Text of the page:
Weekly Seeds: See God
Sunday, April 24, 2022
Second Sunday of Easter | Year C
May all that we experience with our senses point to an encounter with you, Incarnate God.
19 When it was evening on that day, the first day of the week, and the doors of the house where the disciples had met were locked for fear of the Jews, Jesus came and stood among them and said, “Peace be with you.” 20 After he said this, he showed them his hands and his side. Then the disciples rejoiced when they saw the Lord. 21 Jesus said to them again, “Peace be with you. As the Father has sent me, so I send you.” 22 When he had said this, he breathed on them and said to them, “Receive the Holy Spirit. 23 If you forgive the sins of any, they are forgiven them; if you retain the sins of any, they are retained.”
24 But Thomas (who was called the Twin), one of the twelve, was not with them when Jesus came. 25 So the other disciples told him, “We have seen the Lord.” But he said to them, “Unless I see the mark of the nails in his hands, and put my finger in the mark of the nails and my hand in his side, I will not believe.”
26 A week later his disciples were again in the house, and Thomas was with them. Although the doors were shut, Jesus came and stood among them and said, “Peace be with you.” 27 Then he said to Thomas, “Put your finger here and see my hands. Reach out your hand and put it in my side. Do not doubt but believe.” 28 Thomas answered him, “My Lord and my God!” 29 Jesus said to him, “Have you believed because you have seen me? Blessed are those who have not seen and yet have come to believe.”
30 Now Jesus did many other signs in the presence of his disciples, which are not written in this book. 31 But these are written so that you may come to believe that Jesus is the Messiah, the Son of God, and that through believing you may have life in his name.
All readings for this Sunday:
Psalm 118:14–29 or Psalm 150
1. How do you experience the presence of God using the senses available to you?
2. Do you consider yourself a person who primarily embraces faith with or without the use of your senses? Why?
3. Reflect upon a time when you received a wound through surgery, illness, or injury. How did you experience God’s presence in the healing from wound to scar?
4. How can we normalize doubt in a culture that desires certainty?
By Michelle L. Torigian
Photographer Georgie Wileman began an art campaign in which people with endometriosis who had laparoscopic surgeries would write the dates of their surgeries on their bodies next to the scars. Each photo exhibits the lines connecting one scar to another on the individual’s abdomen, acknowledging the many surgeries these neighbors experienced along the way.
Endometriosis is a painful condition that affects approximately 10% of people with or who had uteruses, including transgender men and our non-binary neighbors. Tissue grows on other organs creating elevated pain for the one with the health condition. Many who have the condition have laparoscopic surgeries to both diagnose the condition and clear the tissue, resulting in two to four scars each time they have the procedure. Intense pain and infertility often result from the condition.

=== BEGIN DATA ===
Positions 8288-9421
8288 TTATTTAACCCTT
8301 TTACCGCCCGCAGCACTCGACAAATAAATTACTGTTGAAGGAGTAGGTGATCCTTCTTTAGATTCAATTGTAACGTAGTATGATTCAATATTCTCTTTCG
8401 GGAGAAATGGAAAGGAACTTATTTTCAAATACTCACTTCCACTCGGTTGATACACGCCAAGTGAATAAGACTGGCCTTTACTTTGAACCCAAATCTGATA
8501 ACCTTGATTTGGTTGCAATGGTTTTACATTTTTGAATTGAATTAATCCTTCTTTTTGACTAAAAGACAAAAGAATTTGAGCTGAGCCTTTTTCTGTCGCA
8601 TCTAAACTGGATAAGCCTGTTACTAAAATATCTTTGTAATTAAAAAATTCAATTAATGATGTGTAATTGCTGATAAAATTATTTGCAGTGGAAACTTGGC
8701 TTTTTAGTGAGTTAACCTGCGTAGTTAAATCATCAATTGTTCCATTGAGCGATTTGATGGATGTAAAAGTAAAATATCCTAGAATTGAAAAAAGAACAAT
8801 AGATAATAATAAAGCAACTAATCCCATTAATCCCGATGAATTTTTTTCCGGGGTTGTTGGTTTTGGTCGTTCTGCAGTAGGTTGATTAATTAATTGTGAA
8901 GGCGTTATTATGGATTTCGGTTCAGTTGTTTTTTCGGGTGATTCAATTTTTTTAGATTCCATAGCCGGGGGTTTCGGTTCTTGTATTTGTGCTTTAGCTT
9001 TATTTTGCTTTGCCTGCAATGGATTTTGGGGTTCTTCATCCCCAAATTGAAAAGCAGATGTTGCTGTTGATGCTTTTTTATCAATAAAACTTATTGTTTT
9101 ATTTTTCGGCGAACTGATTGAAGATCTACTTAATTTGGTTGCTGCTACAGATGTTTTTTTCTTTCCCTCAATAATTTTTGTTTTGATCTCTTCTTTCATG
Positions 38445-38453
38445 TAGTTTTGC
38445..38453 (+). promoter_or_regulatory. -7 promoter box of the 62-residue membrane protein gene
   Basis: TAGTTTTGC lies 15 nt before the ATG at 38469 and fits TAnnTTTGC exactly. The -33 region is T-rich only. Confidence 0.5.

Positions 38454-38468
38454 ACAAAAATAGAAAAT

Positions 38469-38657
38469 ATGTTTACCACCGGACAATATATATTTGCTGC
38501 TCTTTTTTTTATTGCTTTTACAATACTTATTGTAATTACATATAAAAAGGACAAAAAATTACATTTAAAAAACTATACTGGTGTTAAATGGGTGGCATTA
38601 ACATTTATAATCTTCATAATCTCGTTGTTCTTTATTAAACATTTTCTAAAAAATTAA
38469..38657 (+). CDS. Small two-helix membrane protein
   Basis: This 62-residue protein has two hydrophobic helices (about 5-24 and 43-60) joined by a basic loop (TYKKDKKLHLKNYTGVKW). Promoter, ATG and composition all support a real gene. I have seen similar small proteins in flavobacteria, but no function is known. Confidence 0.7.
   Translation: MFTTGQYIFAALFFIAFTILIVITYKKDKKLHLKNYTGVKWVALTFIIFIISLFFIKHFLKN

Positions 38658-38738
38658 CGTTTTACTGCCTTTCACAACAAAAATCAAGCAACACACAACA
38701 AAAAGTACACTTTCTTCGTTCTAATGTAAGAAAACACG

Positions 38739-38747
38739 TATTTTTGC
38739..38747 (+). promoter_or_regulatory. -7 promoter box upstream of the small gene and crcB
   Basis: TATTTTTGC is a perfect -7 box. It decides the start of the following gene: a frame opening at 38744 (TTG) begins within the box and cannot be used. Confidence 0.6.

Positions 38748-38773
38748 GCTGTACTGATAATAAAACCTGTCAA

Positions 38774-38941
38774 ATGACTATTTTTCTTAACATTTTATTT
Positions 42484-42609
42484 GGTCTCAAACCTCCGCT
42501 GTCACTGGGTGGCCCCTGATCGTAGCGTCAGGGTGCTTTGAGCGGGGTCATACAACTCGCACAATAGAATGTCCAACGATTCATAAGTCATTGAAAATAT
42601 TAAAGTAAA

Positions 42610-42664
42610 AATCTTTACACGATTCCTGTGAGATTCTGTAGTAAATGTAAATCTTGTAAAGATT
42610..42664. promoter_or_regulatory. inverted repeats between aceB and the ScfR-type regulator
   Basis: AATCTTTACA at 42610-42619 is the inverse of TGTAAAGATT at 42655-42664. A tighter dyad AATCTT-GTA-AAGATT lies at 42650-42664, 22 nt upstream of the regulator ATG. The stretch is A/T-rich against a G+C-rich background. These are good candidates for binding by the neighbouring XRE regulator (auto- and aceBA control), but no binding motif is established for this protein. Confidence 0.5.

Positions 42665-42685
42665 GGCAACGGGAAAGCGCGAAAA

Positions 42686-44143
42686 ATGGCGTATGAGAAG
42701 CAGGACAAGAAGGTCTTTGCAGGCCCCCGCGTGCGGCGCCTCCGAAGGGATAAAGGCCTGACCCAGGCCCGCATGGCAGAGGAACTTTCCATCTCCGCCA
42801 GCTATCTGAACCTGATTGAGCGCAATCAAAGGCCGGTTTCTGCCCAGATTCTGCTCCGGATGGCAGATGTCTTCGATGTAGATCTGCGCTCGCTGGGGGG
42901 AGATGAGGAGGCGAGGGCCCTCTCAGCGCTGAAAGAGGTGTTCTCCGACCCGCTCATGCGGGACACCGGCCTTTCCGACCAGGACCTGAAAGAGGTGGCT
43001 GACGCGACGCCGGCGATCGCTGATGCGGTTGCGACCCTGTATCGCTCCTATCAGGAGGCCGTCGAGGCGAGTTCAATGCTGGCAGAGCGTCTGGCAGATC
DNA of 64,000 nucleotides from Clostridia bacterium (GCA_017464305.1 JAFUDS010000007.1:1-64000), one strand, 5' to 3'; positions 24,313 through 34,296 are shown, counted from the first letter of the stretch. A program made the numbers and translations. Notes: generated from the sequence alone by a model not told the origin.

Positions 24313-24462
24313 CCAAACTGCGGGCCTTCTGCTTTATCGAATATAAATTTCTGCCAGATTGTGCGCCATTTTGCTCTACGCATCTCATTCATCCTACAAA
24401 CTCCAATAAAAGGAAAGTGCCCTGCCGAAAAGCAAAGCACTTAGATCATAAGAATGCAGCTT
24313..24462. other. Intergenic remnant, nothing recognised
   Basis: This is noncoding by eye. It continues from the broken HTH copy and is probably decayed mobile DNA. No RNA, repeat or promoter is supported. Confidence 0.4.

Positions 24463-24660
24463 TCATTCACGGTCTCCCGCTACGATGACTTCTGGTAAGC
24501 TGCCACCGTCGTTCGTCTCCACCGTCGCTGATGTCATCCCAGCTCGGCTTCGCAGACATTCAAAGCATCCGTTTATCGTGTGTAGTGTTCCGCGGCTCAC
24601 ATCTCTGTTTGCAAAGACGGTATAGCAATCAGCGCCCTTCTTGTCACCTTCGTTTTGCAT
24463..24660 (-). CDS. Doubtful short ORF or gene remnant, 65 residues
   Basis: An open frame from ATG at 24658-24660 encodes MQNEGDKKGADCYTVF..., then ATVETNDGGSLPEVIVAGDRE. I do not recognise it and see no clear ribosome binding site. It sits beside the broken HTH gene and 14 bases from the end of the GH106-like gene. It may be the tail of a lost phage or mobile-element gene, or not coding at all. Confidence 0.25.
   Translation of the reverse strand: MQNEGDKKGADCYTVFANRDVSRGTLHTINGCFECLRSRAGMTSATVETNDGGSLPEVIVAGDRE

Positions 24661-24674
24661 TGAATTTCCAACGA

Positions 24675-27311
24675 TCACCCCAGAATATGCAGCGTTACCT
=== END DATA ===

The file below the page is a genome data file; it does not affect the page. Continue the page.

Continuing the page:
After three surgeries over 18 years, recently, I had a fourth, more extensive surgery due to the painful condition, resulting in four more beautiful scars on my abdomen. They aren’t nearly faded yet as it’s only been a few weeks. But in this state, as they transform from wounds to scars, I am easily reminded daily of my fragility and journey with God into surgical rooms and during the days of healing pain following the procedure.
There’s something holy about the scars on our bodies. While neither we nor God want us to experience the pain that comes from the originating wounds, the resulting scars point to the sacredness of our bodies and the reminders of our physical limitations. Those physical signs remind us when we experienced God in our most vulnerable situations.
In the John 20 reading, Jesus appears to his followers hours after the tomb was found empty and his first appearance to Mary Magdalene. During this appearance to the group, he breathes the Holy Spirit upon them and wishes them peace. Yet one of his dedicated followers is not present with them: Thomas.
In a spirit of excitement, the disciples later tell Thomas of the event. How difficult was it for Thomas to accept the statement “We have seen the Lord.” From these next few words, Thomas gets the undeserved reputation of “Doubting” Thomas: “Unless I see the mark of the nails in his hands, and put my finger in the mark of the nails and my hand in his side, I will not believe” (v. 25 NRSV).
We don’t know exactly why Thomas requires such proof. He understands that his fellow disciples had the opportunity to see the resurrected Christ and may believe that he needs the same experience as they received. Thomas could be processing the events of the traumatic days leading up to this moment. And he may be a person who processes information in more visual and tactile ways.